Laddie, Prescott and Vitoria on The Modern Law of Copyright

Carol Tullo (Sweet & Maxwell) on Laddie, Prescott and Vitoria

Facilitator: And one of the books of your competitors, was Laddie, Prescott and Vitoria, do you recall any – what was the publishing history of this book coming out and I think that was a surprise for many people, was it?
 
Carol Tullo: No. I don’t think we were surprised at all. Remember the marketplace in law publishing was dominated by the two publishing houses then, they’re slightly different now but Sweet & Maxwell and Butterworths. There were other smaller, more tailored publishers, then people came into try and compete, but it’s very hard to compete with a blockbuster publisher like those two. But clearly, what we did look at was market share. I mean, it’s a business and in certain areas, Sweet & Maxwell was dominant, in other areas, Butterworths, particularly in tax for example, their tax law coverage was dominant. In family law, they were much stronger and others would rival them, they would try and take a little bit of that market. But there was always room for innovation and there was always the requirement for academic authors particularly, to have some academic kudos by publishing. Of course, now it’s part of every university contract, isn’t it? But that was already growing and developing through the 1980s and so they were always looking for little niches in which to get their name into print. So they might start by doing a series of lectures or a small student book or offering support on a major reference work. But generally speaking, we would look at the offering and we’d look at where the gaps were and if you’ve got something that was clearly highly successful, like Copinger and Skone James then you would look to see, well is there a gap? Is there something we could compete with?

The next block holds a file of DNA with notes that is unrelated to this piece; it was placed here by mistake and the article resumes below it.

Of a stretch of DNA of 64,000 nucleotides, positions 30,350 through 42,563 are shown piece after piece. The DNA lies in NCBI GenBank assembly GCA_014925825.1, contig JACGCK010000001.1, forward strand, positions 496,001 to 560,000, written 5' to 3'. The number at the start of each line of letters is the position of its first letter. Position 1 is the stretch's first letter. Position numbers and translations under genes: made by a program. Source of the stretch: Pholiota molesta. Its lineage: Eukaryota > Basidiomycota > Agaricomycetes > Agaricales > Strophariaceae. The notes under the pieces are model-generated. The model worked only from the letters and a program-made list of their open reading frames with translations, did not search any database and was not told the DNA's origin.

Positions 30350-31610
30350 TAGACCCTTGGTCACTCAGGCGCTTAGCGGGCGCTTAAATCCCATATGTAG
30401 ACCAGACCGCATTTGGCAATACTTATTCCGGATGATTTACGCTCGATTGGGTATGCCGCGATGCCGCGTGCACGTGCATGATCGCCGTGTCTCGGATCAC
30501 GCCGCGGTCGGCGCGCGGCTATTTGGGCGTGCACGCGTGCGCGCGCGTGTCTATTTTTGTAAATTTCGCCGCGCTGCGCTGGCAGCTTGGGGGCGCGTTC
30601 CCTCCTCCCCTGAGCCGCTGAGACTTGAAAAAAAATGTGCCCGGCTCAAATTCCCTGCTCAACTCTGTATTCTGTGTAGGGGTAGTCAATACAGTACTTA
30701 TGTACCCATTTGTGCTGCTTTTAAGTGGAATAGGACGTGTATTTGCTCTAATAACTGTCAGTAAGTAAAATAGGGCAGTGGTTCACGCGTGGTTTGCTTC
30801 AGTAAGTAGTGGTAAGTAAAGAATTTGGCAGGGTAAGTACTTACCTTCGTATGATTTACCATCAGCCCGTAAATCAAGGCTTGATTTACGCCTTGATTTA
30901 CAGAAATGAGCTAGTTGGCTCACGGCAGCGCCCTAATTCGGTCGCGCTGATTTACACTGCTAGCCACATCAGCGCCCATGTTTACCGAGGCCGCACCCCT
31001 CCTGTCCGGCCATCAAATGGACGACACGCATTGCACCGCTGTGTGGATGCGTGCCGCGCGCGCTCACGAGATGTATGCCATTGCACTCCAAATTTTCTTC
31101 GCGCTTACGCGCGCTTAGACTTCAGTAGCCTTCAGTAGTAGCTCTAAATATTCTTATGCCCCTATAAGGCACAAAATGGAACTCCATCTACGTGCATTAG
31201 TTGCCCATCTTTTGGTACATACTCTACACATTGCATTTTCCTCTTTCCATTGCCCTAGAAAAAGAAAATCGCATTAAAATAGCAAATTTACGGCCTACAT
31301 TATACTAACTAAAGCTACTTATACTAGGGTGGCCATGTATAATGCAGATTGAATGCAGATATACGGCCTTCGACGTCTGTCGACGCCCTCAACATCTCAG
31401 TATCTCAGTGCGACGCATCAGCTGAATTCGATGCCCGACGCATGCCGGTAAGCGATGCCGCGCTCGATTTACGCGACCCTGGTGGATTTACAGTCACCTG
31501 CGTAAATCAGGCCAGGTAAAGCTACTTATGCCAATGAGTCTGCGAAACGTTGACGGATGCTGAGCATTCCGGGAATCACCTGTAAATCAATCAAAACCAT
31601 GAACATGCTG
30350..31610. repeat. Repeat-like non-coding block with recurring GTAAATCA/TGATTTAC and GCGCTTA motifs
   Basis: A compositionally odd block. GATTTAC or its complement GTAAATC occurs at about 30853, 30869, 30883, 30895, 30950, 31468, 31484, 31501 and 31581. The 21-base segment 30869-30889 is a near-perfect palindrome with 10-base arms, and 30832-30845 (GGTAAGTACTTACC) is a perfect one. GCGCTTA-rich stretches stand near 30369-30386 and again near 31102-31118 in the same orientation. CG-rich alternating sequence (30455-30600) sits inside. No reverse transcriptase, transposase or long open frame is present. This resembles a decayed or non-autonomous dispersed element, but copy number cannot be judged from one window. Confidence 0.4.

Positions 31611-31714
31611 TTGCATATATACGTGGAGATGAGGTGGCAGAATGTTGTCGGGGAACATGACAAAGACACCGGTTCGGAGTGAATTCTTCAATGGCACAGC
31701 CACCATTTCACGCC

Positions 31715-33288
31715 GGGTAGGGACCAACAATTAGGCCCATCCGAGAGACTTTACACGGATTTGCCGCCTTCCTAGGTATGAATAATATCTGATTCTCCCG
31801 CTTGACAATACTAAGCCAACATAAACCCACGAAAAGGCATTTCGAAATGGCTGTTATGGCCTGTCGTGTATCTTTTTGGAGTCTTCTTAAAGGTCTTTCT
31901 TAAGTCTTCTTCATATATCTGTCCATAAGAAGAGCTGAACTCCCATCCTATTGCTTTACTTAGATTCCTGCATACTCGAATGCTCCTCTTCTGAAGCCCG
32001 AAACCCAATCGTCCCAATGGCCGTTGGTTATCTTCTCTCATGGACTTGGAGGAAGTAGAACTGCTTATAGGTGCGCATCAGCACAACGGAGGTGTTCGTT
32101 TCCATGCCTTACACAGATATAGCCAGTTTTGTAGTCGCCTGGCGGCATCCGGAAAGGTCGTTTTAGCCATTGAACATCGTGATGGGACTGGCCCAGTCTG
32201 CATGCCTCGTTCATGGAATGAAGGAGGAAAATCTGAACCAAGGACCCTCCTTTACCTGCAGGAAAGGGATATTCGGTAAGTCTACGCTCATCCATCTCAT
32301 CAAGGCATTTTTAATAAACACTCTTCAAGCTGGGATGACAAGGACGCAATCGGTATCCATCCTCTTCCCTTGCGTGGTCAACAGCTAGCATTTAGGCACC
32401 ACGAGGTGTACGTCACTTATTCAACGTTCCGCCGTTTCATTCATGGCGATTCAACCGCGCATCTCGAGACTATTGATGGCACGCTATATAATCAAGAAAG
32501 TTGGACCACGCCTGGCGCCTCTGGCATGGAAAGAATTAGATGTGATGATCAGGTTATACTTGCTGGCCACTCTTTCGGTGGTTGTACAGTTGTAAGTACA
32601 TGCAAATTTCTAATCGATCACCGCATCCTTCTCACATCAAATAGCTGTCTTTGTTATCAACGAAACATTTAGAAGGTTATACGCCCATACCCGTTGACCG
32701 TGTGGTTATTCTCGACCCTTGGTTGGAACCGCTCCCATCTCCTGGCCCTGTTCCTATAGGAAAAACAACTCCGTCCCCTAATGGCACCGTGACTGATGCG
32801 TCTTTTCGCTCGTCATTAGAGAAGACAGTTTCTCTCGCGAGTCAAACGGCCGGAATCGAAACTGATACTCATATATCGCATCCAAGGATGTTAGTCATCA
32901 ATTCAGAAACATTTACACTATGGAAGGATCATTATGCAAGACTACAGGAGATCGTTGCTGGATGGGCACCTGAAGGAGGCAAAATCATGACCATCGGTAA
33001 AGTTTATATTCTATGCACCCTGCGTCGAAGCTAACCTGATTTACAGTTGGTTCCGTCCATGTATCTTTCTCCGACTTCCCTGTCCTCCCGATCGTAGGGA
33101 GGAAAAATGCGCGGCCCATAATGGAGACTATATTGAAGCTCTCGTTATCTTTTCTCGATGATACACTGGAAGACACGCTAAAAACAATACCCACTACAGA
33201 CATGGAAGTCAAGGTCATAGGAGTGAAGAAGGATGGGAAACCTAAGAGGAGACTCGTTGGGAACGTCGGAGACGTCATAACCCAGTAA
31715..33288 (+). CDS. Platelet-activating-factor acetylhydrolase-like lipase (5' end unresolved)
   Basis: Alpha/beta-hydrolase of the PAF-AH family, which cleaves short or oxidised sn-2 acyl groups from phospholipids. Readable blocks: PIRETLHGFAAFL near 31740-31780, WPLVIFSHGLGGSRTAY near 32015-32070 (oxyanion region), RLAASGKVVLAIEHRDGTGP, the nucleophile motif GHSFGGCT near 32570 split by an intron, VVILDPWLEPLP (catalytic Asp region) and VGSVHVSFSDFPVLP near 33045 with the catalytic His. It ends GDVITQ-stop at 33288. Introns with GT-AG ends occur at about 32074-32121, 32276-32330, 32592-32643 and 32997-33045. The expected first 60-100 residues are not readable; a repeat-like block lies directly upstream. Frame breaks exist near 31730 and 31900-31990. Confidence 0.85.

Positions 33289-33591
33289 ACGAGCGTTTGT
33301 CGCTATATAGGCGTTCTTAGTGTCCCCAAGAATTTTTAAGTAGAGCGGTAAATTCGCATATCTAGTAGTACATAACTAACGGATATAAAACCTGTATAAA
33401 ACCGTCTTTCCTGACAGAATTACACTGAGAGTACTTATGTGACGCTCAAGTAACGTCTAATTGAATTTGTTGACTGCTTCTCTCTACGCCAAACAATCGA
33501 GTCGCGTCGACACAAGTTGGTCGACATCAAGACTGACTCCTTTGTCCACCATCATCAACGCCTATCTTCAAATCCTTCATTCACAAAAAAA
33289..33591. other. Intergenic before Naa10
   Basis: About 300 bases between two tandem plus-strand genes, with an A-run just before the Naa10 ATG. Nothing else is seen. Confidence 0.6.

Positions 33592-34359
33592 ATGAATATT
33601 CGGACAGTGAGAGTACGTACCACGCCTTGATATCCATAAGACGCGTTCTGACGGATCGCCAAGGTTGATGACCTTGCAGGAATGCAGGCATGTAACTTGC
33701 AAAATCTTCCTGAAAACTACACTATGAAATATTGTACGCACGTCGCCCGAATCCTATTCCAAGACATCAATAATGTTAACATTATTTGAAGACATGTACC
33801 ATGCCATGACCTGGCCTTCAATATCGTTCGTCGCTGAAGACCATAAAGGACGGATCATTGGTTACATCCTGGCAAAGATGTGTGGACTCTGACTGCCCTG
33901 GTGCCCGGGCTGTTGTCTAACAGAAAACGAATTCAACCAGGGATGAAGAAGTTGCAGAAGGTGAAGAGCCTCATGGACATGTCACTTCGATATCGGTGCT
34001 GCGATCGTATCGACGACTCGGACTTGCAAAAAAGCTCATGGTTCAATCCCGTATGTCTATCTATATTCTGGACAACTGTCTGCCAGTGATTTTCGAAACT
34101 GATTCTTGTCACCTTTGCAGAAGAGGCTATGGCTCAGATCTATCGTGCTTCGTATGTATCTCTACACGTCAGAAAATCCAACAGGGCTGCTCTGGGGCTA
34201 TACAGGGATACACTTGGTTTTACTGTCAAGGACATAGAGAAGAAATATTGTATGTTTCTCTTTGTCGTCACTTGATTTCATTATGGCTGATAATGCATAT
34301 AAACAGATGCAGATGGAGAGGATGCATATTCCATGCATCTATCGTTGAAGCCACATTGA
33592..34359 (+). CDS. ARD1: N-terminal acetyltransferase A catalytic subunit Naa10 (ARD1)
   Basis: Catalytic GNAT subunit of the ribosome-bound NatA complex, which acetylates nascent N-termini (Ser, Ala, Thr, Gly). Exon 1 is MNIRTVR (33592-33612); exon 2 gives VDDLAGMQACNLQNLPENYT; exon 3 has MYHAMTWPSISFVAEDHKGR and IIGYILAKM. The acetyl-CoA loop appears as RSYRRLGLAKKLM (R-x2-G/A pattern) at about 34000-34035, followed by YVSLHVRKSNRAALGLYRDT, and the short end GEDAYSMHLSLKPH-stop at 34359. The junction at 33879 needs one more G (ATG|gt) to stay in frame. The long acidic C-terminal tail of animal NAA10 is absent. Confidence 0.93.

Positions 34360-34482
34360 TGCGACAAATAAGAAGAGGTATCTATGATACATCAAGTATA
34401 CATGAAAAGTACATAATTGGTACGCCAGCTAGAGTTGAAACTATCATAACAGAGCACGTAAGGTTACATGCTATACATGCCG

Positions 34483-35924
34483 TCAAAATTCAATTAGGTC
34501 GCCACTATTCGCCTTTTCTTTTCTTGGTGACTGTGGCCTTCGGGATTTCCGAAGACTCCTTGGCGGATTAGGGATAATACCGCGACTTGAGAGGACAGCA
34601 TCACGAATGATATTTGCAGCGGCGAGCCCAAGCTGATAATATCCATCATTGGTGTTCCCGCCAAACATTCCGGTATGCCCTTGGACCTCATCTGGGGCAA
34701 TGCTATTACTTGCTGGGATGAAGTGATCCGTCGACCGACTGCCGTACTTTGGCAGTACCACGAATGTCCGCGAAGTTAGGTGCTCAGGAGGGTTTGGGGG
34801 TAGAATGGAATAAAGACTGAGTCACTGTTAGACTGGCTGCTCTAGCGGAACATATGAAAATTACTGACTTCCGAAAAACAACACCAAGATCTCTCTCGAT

Copinger is a very traditional book and although they had brought in others in the chambers I could see that a taxation specialist, or somebody with US experience would add value. There was always an opportunity to say, instead of always adding to the existing work perhaps, paying undue reverence to some of the earlier work from previous editions, to get to know the book and so there was almost – almost a feeling that there was a loyalty to the way the storyline, the DNA of the book developed and so perhaps you’d want to keep that and so to be a little bit more iconoclastic and say, well, “If you’re writing a book now, would we start from where Copinger started?” and the answer is, no you wouldn’t with any book. And so there was healthy competition and we knew Hugh Laddie was writing this book, and knew Mary Vitoria very well, because Mary Vitoria, I think did some of the indexes, some of the early preparatory work on Copinger at one stage– that’s my memory. But, certainly I knew Mary Vitoria, when she was a new younger member of chambers and she came in with a scientific background, so she was already quite experienced and she was this new breed of intellectual property barrister, with expertise in a scientific area. So you could look at it in a different way and so when the book came out it was an opportunity to reframe copyright law and I think my memory is, that they made quite a play about saying, there is a room for Copinger, but you know, we are the new ones and they actually called it Modern Law of Copyright. I don’t know if it’s still called The Modern Law of Copyright and we just thought it’s really good but the market was growing and would absorb another treatment. Think of it, if we are sitting at Sweet & Maxwell with the pre-eminent IP list, because it was growing and developing all time, books like Copinger brought people to you. People wanted to be part of that success. They wanted to be part of that marketing machine and they wanted to be connected with these, really, icons of the law and we were already trying to safeguard the position of these titles and really encourage new writing, new people to come in and also instead of saying, that you just had one book on copyright, we started producing books on passing off and books on specialist areas of infringement and we started looking at where we could, I suppose develop our list knowing that the – in a way you don’t want it to ossify the subject matter, but you had quite a responsibility to the traditions of the book and I think you can still see that now in later editions of Copinger.
Laddie, Prescott and Vitoria on The Modern Law of Copyright